Starks, Maine, USA

Samuel SterryAge: 35 years17201755

Name
Samuel Sterry
Given names
Samuel
Surname
Sterry
Birth about 1720
Publication: Private edition, Israel, 1973
MarriageMary KilborneView this family
November 27, 1753 (Age 33 years)
Publication: Private edition, Israel, 1973
Quality of data: primary evidence
Note: Also Ancestry.com: Massachusetts Marriages, 1633-1850: LDS Film 0777636
Birth of a son
#1
David Sterry
1754 (Age 34 years)
Publication: Private edition, Israel, 1973
Christening of a sonDavid Sterry
August 25, 1754 (Age 34 years)
Publication: Private edition, Israel, 1973
Death 1755 (Age 35 years)
Family with Mary Kilborne - View this family
himself
wife
Marriage: November 27, 1753Ipswich, Massachusetts, USA
13 months
son

BirthThe Sterry Family of America 1670-1970
Publication: Private edition, Israel, 1973
MarriageThe Sterry Family of America 1670-1970
Publication: Private edition, Israel, 1973
Quality of data: primary evidence
Note: Also Ancestry.com: Massachusetts Marriages, 1633-1850: LDS Film 0777636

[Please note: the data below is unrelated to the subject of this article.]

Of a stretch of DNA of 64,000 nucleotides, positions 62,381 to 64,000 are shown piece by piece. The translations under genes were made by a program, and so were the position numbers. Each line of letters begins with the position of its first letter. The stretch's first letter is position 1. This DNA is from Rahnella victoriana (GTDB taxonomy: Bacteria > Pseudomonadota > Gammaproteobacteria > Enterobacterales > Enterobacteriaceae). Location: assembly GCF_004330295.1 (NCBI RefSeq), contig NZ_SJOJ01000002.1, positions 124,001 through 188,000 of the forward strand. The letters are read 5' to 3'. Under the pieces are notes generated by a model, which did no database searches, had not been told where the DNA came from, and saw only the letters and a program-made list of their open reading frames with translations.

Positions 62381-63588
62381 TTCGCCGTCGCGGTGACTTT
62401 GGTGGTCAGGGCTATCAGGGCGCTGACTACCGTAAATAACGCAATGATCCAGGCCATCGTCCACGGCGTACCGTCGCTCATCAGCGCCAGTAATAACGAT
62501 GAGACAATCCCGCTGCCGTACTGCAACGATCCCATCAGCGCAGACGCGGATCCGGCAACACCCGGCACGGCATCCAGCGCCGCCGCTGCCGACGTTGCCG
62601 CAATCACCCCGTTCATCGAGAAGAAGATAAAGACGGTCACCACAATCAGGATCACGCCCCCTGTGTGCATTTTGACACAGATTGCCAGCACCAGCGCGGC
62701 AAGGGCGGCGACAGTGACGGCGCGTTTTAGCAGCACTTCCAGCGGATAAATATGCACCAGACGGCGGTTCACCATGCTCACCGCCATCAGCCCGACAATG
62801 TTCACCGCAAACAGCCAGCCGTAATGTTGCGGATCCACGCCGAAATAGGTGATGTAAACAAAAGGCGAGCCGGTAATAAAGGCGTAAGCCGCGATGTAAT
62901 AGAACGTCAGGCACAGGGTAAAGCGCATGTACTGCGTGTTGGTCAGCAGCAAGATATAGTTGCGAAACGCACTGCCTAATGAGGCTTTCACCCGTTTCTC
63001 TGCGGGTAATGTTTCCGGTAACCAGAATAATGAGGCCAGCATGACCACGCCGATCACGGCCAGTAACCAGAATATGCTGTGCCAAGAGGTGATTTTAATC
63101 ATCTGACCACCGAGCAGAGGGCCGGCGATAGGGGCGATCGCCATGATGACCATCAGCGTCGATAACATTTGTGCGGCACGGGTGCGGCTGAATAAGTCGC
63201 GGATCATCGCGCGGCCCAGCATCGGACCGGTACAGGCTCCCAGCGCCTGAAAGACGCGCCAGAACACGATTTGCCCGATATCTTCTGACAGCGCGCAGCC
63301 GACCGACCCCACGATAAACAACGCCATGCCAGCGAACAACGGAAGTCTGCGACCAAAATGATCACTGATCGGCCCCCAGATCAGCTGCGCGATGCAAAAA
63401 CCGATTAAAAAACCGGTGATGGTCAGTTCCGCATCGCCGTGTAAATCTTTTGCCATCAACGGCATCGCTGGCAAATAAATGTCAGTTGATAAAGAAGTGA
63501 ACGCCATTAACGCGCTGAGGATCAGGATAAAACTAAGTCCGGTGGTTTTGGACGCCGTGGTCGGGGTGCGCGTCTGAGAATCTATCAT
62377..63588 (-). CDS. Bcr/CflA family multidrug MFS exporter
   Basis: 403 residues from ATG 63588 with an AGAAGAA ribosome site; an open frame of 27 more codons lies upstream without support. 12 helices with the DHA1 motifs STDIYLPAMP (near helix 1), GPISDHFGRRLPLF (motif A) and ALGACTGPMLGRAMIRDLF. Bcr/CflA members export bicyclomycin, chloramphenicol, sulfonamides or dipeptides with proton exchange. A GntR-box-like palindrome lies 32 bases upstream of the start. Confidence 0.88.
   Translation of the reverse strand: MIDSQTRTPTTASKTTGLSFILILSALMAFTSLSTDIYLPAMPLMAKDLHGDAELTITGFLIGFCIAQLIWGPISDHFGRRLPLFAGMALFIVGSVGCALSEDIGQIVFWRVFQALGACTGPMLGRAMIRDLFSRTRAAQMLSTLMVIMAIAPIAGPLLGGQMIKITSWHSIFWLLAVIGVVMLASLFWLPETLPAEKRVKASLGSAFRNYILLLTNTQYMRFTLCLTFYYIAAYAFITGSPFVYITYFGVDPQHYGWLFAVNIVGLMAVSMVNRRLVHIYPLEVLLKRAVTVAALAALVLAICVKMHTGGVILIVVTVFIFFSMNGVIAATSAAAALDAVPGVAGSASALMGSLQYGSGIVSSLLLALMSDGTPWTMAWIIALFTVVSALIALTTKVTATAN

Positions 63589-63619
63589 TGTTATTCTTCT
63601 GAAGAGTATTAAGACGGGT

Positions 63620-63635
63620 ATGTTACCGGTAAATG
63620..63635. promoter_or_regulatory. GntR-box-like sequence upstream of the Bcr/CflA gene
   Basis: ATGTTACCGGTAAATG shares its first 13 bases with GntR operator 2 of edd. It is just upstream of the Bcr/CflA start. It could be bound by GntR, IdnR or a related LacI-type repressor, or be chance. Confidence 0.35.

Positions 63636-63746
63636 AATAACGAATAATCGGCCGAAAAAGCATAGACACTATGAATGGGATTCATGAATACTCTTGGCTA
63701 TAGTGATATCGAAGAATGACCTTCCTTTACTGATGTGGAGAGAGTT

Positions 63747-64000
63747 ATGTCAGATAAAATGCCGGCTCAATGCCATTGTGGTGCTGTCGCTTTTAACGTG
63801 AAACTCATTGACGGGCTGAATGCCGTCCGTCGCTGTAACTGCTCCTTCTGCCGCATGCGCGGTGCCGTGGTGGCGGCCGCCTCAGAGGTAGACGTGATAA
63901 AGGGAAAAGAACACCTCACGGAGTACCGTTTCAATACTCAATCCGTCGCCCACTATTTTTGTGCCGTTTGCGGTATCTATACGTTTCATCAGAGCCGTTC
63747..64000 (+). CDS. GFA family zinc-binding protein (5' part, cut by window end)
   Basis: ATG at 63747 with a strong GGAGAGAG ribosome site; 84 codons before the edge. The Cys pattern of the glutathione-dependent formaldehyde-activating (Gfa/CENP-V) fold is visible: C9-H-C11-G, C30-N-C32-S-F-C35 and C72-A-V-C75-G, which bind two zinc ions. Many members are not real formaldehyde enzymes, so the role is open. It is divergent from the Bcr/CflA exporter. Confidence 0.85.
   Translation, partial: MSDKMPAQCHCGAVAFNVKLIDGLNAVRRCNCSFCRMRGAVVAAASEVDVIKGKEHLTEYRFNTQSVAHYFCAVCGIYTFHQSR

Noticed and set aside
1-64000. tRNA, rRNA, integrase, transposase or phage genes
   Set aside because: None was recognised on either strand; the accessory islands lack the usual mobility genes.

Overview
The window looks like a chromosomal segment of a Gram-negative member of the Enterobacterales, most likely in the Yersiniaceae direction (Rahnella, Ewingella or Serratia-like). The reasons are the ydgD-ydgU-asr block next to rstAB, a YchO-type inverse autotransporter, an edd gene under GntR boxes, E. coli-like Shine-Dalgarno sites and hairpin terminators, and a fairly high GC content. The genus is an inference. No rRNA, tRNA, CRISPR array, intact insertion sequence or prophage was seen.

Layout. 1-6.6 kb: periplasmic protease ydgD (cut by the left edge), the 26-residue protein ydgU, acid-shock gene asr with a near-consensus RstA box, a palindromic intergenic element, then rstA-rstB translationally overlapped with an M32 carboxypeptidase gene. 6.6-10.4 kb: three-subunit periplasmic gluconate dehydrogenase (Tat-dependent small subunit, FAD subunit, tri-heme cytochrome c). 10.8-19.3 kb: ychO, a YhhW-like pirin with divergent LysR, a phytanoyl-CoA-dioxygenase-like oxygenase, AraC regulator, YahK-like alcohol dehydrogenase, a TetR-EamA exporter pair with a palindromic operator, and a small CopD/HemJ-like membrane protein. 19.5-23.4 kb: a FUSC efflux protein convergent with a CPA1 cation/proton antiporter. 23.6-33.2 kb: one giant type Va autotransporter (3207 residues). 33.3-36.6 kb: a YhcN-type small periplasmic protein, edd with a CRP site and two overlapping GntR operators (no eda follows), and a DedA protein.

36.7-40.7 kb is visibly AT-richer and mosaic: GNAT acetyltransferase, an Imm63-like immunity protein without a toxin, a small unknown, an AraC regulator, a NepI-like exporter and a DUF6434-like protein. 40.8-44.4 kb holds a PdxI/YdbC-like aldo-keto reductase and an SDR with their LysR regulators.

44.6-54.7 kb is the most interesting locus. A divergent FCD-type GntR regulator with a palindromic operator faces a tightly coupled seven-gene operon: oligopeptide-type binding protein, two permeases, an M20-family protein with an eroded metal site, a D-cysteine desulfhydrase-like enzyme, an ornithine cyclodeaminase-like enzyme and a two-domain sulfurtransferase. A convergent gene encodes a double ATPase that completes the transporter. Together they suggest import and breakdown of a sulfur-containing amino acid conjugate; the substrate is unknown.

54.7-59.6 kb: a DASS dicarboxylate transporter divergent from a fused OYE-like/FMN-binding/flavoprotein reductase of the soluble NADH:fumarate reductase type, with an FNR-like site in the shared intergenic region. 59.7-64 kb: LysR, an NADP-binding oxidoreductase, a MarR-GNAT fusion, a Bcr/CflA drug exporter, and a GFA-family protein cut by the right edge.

Marriage
Also Ancestry.com: Massachusetts Marriages, 1633-1850: LDS Film 0777636 Ipswich (Essex County) Marriages 1753 Nov 27 Samuell Sterry & Mary Killbourn
Shared note
Starks, Maine, the area most noted in this lineage is due west of Bangor and northwest of Waterville, Maine. Other local towns are Anson and Madison. The Maine clan information was assembled largely through correspondence between Walter Smith and family members. Samuel Sterry, the founder, was born about 1720 and was not apparently a member of the Sterry family of Connecticut and Rhode Island, and therefore probably born in England. He died in 1755, probably between July and Oct., in the Battle of Minas, Nova Scotia. He married on Nov. 27, 1753 Mary Kilborne, daughter of George and Phebe (Palmer) Kilborne (or Kilbourn) According to tradition passed down -apparently orally- among Samuel's descendants, he "was in the French and Indian War, and there was a very fierce battle, and the enemy was too much for them, so that they had to retreat for seven miles on the run and had to load guns and fire on the run. He heated his blood and took fever and died quite young." The published genealogy of early families of Rowley states that Samuel " died in the army at Menis in 1755". In the summer of 1733 about 2,000 troops raised in Massachusetts supported by a total of fourteen vessels from Philadephia, Boston, Maryland, and Virgina, conquered the French and drove out the Acadian population in the Minas Basin region of Nova Scotia. Samuel's wife Mary was the granddaughter of Joseph Kilborne and his wife Mary Trumbull of Rowley, Massachusetts and Samuel Palmer and his wife Mary Pearson, also of Rowley.